Clearly growing up with abusive parents is no great shakes no matter how you look at it.
Early abuse has been correlated with later-life depression, stunted brain development, anxiety, alcohol abuse–and I’m just getting started.
But, even knowing how damaging early childhood abuse is, a study caught my eye that surprised me, and brought home abuse’s devastating potential in a new way.
It seems as if early childhood abuse can weaken the body’s immune system and make it more susceptible to skin cancer, specifically basal cell carcinoma (BCC), the most common type of skin cancer.
Just this past June researchers published their findings in the Archives of General Psychiatry in an article entitled “Basal Cell Carcinoma:Stressful Life Events and the Tumor Environment.”
Researchers took a 3-pronged approach.
First they studied 91 subjects with basal cell carcinoma, and administered the Childhood Experience of Care and Abuse Questionnaire [you can see a detailed peer-reviewed article on the questionnaire here] which assesses parental neglect and antipathy, physical abuse, and sexual abuse up to the age of 17. This was to discover if the patients had experienced parental abuse, and, if so, to what extent.
As a second component to the study, the researchers then assessed patients with the Life and Events Difficulty Schedule, created by Brown and Harris, which is merely (as you’d figure) a measurement of the stressfulness of various life events. to found out if they had experienced a stressful event within the previous year. (‘Stressful Events’ qualifiers included divorce, job loss, or death of a loved one.)
Finally they biopsied the tumors and measured the tissue levels of mRNA located on the immune cells (simply, mRNA just means Messenger RNA, which is a form of RNA that codes for amino acids. This measurement indicates immune response to the BCC tumors, and it seems we can all wrap our heads around that technical term.).
Armed with their scales and immunology reports, the researchers looked for an interaction between parental abuse and a stressful life event in the year preceding in order to predict immune response to the BCC.
And, sure enough, the relationship existed. Factoring out age, gender, history of depression–even current depression–those who had had a stressful life event within the past year, if that was confounded by emotional mistreatment by a parent, had a significantly poorer immune response to the tumors than those who ‘just’ got a lousy hand the year before.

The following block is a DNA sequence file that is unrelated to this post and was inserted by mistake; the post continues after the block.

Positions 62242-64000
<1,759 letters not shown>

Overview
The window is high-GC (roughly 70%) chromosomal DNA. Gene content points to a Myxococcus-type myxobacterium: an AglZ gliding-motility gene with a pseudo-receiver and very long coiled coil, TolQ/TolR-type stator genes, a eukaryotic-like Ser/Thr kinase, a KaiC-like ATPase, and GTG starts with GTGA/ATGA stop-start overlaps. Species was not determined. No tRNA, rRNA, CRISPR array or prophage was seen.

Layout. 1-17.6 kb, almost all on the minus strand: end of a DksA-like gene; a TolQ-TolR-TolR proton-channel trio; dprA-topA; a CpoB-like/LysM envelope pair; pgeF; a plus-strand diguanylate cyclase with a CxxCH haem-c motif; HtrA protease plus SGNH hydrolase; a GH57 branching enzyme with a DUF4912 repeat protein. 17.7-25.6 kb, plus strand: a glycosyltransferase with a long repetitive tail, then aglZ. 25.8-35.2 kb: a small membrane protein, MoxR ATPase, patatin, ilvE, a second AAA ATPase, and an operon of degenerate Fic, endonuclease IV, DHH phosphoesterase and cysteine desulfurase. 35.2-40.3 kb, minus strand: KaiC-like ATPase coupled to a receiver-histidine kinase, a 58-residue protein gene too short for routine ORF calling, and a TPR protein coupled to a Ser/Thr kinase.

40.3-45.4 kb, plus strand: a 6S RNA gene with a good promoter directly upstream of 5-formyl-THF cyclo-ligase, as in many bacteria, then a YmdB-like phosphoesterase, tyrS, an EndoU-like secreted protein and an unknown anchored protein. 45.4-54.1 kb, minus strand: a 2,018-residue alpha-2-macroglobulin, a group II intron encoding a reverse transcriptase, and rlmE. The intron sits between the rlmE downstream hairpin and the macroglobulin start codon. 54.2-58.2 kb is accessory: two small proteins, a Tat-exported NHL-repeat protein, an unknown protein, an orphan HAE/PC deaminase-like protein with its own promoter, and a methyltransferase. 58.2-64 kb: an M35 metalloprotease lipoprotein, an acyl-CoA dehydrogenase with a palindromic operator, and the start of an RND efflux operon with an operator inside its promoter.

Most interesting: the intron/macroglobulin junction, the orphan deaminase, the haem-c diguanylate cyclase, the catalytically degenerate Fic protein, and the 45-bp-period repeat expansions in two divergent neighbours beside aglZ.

The study stattes,
“Among BCC patients who had experienced a severe life event within the past year, those who were emotionally maltreated by their mothers (P = .007) or fathers (P = .02) as children had a poorer immune response to the BCC tumor. Emotional maltreatment was unrelated to BCC immune responses among those who did not experience a severe life event. Depressive symptoms were not associated with the local tumor immune response.”
It’s a breakthrough study, because if emotional maltreatment at any early age can affect BCC–well, then, what cancers can’t it effect, some much more difficult to manage to BCC?
David Spiegel, M.D., associate chair of psychiatry at Stanford University School of Medicine and a psycho-oncologist, told Psychiatric News,
“while basal cell carcinoma is a relatively benign cancer, there is increasing evidence that immune function is crucial in cancer surveillance, especially in regard to the growth of metastases.”
But as in so many studies that find fascinating answers to cleverly posed questions, we’re left here again with an unanswerd question that lies at the very base of all this work and the fascinating findings.
We have progressed light years in our treatment of cancers and our approach to tumors–but a paper like this indicates that undercutting the best of care may be the patient’s early years, spent denigrated, demeaned, disheartened.
What, I’d like to pose to the National Cancer Institute, American Cancer Society, Ohio State University Comprehensive Cancer Center, and Gilbert and Kathryn Mitchell Endowment, who so generously study what do we do now, knowing how damaging early maltreatment is teh following:
We don’t need a medicine or a charm or a drug company working over-time to develop something new; we need a systemic change in how parents treat their children, and how we as a society put up with those adults who mis-treat their children.
Is it possible that all the billions of dollars poured into cancer research each year will never achieve all we hope for–because, at the core of the family unit, there is a dissolution that precludes future health?
And, if so, who will put up the funding, and who will dedicate their lives to the research, to making childhood a safe and protected place for our children to inhabit–saving them from multiple diseases down the road, and improving their immunity enough so that they’ll have a fair fight, should cancer beckon them under its devastating wing?